The cries from the stands echoed the brutes’ battle hymn as blood-lusting spectators, now mere ghostly outlines in the diminished light—silhouettes of Johnny Rebs or Union Blues hunkered at the fogged tree line moments before the deadly clash—leaned forward and awaited with glee a violent collision of young, strong bodies that was bare seconds from occurring. Not even patrons of the Roman bloodbaths snorting their fix of human pain and cruelty had ever witnessed anything quite so spectacular in its potential for glorious mayhem.
With an explosive burst, North took off running. He said not one word, uttered not a single reciprocal scream, for he was saving every ounce of energy he had in order to transfer it on to others. As Newton’s Third Law of Motion dictated with a majestic certainty, when an object exerts a force on a second object, the second object exerts an equal and opposite force on the first. And, at least for now, E did approximate MC squared, though North was working on alternative theories that were holding some promise. Yet, for his purposes right now, all that mattered was angle, speed, and weight displacement, and the use of power against itself to maximize effect beyond all reckoning; for the individual parts were very often not so great as the entire throbbing whole. What was rushing headlong at him and Swift was a living, breathing physics experiment, and North did not intend to screw up such a magnificent display of scientific possibility.
North had studied his opponent’s kickoff techniques all week. Teams usually had players remain in their running lanes so all paths of escape were blocked off, but this unit had the tendency to congregate half a dozen men in the middle of the field where they would use their collective speed to pursue tackle angles to the outside if necessary. Well, North was going to take that technique and ram it right down their throats.
With Swift dancing and juking behind him, awaiting any crevice he could slide through, North counted off his steps, simultaneously calculating axis rotation, curvature of the earth, mass, speed, and, possibly most important for his purposes, angle of impact. When he reached the count of five North hit the compact wall of men at what seemed like the speed of light, or, as North would later say in his inimitable way of pedantic embellishment, at the speed of a subatomic particle tunneling under a quantum barrier, or at approximately four point seven times the speed of light. So fast, in fact, that the particle would exit the tunnel before it even entered it. North had tried explaining that to Swift once, only to see his friend’s eyes glaze over. Then, if you pointed out that at the speed of light time stands perfectly still, like, fittingly enough, the hands of a stalled clock, and that traveling at a rate faster than that of light would actually carry one backward in time, one would see the comprehension of the casual listener approximate that of a cinder block.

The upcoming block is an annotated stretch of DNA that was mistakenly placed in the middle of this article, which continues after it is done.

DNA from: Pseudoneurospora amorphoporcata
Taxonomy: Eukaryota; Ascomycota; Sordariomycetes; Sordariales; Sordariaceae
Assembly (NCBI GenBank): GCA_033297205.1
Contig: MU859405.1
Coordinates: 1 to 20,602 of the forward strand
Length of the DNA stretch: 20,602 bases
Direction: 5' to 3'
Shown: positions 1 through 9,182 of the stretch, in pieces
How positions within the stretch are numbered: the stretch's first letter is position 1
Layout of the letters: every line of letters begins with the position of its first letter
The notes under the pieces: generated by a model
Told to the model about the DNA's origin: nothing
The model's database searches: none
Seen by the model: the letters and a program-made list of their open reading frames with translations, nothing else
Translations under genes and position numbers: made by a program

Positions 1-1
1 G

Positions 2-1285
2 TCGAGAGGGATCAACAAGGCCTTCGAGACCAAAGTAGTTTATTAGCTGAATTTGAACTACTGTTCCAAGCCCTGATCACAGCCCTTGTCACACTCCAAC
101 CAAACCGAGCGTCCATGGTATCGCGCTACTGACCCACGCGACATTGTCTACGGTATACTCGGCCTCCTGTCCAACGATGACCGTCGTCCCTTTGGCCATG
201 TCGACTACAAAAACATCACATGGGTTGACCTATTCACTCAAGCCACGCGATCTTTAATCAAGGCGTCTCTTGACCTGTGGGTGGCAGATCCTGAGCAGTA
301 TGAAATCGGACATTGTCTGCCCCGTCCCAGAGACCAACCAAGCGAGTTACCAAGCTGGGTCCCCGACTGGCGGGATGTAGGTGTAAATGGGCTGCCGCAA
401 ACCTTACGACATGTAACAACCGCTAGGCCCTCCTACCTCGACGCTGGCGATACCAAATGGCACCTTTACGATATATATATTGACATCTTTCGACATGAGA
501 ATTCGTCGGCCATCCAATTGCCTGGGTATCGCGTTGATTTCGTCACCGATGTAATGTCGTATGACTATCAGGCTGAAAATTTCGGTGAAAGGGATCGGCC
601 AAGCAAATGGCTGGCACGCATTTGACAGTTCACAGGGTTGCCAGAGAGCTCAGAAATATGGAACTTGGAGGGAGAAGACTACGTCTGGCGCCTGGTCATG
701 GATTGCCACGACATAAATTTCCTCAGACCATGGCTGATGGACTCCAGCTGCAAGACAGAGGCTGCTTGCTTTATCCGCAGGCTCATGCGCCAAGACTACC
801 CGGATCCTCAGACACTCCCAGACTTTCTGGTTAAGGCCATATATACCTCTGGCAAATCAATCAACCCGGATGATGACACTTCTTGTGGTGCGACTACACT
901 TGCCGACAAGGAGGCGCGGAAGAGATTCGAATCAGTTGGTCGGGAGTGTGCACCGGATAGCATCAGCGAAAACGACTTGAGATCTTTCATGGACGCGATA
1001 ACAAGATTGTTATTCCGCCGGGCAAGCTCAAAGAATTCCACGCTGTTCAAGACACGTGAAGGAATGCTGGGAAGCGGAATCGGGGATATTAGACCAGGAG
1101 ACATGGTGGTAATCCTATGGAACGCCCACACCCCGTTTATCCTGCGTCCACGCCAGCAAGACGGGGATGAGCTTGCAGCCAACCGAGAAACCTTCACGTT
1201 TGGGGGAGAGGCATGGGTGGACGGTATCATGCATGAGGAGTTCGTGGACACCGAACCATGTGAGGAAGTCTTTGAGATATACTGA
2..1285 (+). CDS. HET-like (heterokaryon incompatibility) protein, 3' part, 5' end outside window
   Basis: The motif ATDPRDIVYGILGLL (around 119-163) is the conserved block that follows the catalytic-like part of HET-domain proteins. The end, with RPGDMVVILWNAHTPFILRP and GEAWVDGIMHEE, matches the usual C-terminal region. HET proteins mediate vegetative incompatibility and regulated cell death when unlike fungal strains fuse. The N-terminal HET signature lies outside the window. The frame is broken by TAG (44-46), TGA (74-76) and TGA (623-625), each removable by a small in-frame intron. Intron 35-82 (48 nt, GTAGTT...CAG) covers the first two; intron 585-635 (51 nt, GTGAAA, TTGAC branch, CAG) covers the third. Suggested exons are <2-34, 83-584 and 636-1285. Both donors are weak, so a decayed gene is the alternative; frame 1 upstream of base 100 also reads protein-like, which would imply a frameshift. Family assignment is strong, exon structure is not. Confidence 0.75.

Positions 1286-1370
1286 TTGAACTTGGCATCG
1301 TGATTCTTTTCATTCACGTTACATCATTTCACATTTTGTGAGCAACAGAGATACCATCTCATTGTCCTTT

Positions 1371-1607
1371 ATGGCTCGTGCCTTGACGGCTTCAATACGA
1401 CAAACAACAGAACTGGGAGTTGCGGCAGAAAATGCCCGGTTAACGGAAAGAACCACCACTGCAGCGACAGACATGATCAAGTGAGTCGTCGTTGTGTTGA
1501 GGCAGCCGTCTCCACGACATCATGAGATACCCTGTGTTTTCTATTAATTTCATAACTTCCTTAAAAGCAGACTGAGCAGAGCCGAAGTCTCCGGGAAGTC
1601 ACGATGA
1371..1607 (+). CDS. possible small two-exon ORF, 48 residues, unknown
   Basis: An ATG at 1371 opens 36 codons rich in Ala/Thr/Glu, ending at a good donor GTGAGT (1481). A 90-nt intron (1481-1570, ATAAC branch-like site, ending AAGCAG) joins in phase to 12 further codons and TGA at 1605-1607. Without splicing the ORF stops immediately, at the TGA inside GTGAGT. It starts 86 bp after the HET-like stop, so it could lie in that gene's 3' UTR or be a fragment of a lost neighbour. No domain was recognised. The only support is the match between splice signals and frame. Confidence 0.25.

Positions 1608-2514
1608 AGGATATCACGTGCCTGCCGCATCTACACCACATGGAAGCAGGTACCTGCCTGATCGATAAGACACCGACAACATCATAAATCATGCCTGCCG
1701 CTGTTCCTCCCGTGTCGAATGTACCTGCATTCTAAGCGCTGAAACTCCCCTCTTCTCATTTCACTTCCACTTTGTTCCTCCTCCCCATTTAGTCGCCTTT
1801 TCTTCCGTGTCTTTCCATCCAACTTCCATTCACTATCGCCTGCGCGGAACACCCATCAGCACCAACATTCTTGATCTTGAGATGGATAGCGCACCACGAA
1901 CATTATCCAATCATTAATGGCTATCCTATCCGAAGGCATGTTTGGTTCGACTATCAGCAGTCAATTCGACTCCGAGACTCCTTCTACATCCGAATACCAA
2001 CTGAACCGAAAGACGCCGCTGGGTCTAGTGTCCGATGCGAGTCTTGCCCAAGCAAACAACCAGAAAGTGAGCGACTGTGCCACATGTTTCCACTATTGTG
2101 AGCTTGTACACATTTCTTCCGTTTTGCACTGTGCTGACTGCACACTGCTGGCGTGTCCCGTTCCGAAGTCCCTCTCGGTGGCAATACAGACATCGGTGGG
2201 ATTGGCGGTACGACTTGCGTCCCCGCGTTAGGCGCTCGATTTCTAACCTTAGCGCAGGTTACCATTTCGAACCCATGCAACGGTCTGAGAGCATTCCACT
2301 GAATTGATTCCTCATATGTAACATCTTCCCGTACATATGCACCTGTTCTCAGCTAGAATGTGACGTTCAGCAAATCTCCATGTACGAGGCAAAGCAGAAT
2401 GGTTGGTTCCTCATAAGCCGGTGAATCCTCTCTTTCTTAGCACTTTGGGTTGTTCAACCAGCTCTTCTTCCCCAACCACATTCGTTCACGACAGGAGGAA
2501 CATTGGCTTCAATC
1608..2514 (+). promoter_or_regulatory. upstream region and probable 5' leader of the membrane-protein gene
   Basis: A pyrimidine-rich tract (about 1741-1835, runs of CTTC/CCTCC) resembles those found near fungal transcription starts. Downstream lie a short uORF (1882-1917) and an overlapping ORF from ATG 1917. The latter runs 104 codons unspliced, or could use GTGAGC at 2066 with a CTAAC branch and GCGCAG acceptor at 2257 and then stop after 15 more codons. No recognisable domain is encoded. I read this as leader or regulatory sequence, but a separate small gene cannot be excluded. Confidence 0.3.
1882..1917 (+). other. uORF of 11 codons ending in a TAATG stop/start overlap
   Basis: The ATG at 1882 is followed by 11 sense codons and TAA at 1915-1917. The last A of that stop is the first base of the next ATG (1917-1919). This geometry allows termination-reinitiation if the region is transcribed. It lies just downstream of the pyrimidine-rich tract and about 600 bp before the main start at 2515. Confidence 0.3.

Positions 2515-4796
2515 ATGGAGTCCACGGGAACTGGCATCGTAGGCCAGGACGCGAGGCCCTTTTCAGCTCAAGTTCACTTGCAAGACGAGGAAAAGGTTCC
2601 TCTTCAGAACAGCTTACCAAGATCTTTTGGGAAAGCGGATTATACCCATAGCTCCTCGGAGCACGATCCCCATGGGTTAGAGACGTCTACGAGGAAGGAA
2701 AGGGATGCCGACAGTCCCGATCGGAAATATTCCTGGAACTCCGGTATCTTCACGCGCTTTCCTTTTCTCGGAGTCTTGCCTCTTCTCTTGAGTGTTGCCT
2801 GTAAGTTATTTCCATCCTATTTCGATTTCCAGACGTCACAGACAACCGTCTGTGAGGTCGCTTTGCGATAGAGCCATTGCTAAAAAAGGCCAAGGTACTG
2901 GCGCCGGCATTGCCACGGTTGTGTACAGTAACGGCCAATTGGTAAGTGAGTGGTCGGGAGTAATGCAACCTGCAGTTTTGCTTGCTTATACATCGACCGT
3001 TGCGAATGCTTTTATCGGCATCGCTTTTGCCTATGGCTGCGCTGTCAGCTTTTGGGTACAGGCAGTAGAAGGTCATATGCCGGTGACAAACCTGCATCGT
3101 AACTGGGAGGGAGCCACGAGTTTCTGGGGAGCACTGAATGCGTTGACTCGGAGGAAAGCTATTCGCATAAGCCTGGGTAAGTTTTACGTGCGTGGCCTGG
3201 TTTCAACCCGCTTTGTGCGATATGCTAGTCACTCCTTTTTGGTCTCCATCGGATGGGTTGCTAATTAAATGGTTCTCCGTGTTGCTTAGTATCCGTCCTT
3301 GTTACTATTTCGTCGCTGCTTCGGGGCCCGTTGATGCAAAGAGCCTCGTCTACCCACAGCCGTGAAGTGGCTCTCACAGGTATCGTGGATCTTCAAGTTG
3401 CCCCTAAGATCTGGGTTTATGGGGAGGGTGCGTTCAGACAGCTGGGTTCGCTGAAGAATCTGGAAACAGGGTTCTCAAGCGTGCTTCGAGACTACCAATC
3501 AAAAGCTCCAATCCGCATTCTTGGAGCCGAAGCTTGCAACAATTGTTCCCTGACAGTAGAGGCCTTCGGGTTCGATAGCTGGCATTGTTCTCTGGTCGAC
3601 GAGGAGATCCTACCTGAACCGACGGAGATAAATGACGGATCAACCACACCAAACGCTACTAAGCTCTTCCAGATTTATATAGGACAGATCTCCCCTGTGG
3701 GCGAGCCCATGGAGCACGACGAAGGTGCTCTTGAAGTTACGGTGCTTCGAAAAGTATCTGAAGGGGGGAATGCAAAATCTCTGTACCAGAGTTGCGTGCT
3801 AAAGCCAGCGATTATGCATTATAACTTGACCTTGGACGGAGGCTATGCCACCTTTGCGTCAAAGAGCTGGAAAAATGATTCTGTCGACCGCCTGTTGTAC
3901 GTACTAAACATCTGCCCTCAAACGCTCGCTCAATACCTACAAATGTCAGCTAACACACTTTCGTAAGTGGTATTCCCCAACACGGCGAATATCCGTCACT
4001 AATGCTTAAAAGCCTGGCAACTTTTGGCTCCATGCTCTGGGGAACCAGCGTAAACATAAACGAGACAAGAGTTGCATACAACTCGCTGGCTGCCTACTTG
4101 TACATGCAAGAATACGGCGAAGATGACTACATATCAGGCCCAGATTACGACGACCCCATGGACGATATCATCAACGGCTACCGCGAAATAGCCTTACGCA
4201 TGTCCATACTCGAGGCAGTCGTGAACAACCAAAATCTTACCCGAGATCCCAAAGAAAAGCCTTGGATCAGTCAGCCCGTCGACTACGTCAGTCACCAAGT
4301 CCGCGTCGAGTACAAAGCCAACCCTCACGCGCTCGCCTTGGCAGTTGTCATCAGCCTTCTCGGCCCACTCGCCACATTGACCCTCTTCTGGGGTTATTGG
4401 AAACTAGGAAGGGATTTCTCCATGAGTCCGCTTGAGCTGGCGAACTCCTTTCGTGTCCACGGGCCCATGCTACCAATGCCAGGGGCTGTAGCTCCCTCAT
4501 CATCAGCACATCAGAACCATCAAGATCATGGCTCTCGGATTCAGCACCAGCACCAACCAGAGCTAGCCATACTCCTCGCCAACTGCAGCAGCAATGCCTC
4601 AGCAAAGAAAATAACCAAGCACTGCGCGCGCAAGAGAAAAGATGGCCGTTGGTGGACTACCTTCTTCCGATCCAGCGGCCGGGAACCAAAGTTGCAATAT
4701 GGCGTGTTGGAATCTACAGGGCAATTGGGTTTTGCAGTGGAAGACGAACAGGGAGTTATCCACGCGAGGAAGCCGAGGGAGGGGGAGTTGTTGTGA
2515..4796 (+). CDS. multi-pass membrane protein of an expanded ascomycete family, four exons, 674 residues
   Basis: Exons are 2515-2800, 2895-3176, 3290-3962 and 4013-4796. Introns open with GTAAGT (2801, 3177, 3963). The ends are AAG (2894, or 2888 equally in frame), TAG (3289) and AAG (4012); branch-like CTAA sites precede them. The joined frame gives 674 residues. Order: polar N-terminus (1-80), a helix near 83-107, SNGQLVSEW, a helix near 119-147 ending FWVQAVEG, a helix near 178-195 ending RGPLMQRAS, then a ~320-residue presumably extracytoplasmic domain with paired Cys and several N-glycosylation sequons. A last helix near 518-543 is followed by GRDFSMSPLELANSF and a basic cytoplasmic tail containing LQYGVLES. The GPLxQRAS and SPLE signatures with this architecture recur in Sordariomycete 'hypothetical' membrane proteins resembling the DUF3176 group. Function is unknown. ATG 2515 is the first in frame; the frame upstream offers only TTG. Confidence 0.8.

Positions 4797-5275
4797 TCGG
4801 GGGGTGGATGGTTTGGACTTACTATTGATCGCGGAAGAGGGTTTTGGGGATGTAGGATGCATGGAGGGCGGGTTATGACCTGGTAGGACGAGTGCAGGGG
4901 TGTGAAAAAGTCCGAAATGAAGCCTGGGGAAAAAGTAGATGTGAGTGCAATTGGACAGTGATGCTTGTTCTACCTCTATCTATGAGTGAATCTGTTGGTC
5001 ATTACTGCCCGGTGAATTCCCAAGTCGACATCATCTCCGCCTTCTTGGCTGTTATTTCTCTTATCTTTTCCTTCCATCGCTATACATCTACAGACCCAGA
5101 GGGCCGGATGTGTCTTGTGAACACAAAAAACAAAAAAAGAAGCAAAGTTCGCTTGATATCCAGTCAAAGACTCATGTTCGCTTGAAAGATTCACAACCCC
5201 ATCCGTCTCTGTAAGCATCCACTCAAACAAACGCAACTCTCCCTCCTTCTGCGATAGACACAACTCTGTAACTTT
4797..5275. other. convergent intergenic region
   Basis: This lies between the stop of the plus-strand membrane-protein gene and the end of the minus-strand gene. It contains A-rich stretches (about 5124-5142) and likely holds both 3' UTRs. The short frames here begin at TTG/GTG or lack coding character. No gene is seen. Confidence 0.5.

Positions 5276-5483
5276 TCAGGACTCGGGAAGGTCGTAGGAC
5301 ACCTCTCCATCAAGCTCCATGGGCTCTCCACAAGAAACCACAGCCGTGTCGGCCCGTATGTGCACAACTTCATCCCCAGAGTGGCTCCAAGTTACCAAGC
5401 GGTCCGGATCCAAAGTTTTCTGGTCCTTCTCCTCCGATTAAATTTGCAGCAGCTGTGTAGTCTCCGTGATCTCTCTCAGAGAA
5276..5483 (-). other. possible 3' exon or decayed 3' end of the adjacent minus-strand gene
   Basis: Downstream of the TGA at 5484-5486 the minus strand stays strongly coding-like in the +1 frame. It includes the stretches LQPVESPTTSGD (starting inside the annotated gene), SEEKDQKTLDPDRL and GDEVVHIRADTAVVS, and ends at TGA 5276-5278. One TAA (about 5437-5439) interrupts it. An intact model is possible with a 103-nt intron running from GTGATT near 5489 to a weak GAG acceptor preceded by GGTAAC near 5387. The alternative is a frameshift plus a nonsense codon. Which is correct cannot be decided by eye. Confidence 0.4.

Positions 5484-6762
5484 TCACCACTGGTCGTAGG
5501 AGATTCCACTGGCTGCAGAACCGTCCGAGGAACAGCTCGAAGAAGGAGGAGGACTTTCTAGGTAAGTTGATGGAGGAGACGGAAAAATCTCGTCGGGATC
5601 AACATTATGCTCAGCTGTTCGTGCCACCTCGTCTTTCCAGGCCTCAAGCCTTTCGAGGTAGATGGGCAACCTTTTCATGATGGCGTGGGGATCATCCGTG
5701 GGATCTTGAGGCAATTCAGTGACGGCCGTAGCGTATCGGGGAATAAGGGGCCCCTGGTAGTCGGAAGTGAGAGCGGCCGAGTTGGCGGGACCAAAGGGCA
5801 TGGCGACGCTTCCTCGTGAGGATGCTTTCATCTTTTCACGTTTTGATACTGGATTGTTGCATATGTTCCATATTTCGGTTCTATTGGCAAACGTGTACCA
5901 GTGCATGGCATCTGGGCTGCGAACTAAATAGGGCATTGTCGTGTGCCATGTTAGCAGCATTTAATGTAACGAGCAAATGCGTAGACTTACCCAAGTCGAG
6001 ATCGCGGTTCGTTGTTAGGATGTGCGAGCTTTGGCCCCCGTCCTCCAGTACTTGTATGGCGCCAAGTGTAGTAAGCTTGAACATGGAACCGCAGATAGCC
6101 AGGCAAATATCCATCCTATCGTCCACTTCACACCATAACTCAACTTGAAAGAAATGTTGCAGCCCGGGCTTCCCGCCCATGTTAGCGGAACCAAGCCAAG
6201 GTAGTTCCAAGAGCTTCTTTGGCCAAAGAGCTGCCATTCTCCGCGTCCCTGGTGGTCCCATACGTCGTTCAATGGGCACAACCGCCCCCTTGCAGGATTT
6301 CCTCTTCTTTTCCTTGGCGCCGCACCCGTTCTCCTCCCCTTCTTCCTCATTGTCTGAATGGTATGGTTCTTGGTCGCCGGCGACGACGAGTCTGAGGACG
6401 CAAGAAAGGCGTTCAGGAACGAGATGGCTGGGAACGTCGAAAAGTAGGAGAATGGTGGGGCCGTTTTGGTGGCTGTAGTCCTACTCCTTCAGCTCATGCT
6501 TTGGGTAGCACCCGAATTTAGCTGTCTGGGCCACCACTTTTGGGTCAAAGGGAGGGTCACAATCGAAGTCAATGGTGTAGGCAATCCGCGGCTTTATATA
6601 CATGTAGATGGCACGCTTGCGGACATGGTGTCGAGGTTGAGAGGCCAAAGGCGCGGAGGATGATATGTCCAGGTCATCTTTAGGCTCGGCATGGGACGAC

Well, not today. Today it was going to knock the socks off the crowd of screaming Mighty Johns fans, because North took out the wall of screaming men with his masterfully placed flying body block that dropped his opponents like dominoes in exact accordance with the formula of mass displacement at a precise angle of collision. He had worked it all out the previous week in between his science labs.
True to form, Jimmy Swift exploited this enormous gash in the kickoff team’s heart, flashing by as North lay in the grass, his face mask bent, his mouthpiece knocked out, and a spot of blood on his cheek. All around North sprawled a sextuplet of young men in orange-and-black uniforms stunned by the impact of a quantum tunneler who had exited before he had entered.